In Boston, defendant purported to waive indictment to attempted depraved indifference murder after he had been indicted for intentional murder and related offenses and without any felony complaint having been filed with respect to the new charge.Summary of this case from People v. D'Amico
Argued March 22, 1990
Decided April 26, 1990
Appeal from the Appellate Division of the Supreme Court in the First Judicial Department, Robert G. Seewald, J.
Leslie Crary and Philip L. Weinstein for appellant.
Robert T. Johnson, District Attorney (Patrick McCormick, Peter D. Coddington and Billie Manning of counsel), for respondent.
After indictment, a defendant's waiver of indictment and plea to a count interposed by Superior Court Information (SCI), rather than Grand Jury action, contravenes the unequivocal direction of CPL 195.10 and must therefore be nullified.
On March 7, 1986, a Bronx County Grand Jury indicted defendant, then 15 years old, for attempted murder in the second degree under an intentional murder theory (Penal Law § 125.25), two counts of assault in the first degree, and criminal possession of a weapon in the fourth degree. The indictment arose out of an incident in which defendant allegedly beat a 14 year old with a hammer, about the head, mouth and legs.
With the consent of defendant, his counsel, the People and the court, the following events ensued. After arraignment, the People filed an SCI charging defendant with attempted murder in the second degree under a depraved indifference theory (Penal Law § 125.25). Defendant then waived his right to have the People present the charge contained in the SCI, and expressed his desire to proceed with — and signed — the SCI. Next, on the People's motion, the court consolidated the SCI with the indictment, making the depraved indifference count of the SCI count five of the indictment; defendant pleaded guilty to both attempted depraved indifference murder and first degree assault; and he was sentenced to two concurrent indeterminate terms of imprisonment.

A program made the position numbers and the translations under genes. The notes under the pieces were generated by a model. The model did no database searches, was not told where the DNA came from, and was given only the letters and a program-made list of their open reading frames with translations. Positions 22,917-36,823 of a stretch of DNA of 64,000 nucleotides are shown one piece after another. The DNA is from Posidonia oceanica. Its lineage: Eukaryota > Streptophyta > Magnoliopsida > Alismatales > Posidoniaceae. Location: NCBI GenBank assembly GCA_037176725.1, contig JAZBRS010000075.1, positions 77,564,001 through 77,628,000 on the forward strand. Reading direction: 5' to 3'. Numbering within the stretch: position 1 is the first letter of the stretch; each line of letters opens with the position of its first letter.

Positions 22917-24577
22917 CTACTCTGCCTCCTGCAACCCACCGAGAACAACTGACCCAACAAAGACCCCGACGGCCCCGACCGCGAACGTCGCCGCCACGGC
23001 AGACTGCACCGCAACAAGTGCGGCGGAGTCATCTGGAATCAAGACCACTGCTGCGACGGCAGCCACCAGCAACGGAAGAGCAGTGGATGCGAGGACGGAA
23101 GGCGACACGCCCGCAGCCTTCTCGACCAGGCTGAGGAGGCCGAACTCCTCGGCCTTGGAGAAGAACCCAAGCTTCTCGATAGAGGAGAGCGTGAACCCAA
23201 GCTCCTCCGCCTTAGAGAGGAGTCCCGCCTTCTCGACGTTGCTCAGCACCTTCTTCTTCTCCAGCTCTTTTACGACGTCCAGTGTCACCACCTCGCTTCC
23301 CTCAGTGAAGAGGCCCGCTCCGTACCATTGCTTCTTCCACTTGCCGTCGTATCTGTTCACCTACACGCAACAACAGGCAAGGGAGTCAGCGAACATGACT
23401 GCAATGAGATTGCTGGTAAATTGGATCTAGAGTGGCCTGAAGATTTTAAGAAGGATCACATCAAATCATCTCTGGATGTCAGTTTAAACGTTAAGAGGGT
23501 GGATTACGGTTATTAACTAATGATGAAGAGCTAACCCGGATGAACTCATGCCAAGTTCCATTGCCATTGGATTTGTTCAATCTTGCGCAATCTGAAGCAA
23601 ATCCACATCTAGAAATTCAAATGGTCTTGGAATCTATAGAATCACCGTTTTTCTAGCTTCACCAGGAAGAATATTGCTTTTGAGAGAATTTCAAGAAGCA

Having served his sentence, defendant now seeks vacatur of the plea, arguing that waiver of indictment was impermissible under both the CPL and the State Constitution. A divided Appellate Division rejected defendant's contention and affirmed the conviction, which we now reverse as a matter of statutory interpretation.
The State Constitution declares that no person shall be held to answer for an infamous crime unless upon indictment of the Grand Jury (NY Const, art I, § 6). The right to indictment by a Grand Jury has therefore been recognized as not merely a personal privilege of the defendant but a "public fundamental right," which is the basis of jurisdiction to try and punish an individual (Matter of Simonson v Cahn, 27 N.Y.2d 1; People v Miles, 289 N.Y. 360; People ex rel. Battista v Christian, 249 N.Y. 314). Infringement of that right constitutes a defect that cannot be waived by a guilty plea (People v Patterson, 39 N.Y.2d 288, 295, affd 432 U.S. 197).
At one time article I, § 6 permitted no exceptions; its unequivocal command precluded any waiver of indictment (People v Iannone, 45 N.Y.2d 589, 593, n 4). But a constitutional amendment, effective January 1, 1974, modified that requirement to permit a single exception. Now "a person held for the action of a Grand Jury upon a charge for [an infamous] offense, other than one punishable by death or life imprisonment, with the consent of the district attorney, may waive indictment by a grand jury and consent to be prosecuted on an information filed by the district attorney; such waiver shall be evidenced by written instrument signed by the defendant in open court in the presence of his counsel." (NY Const, art I, § 6.)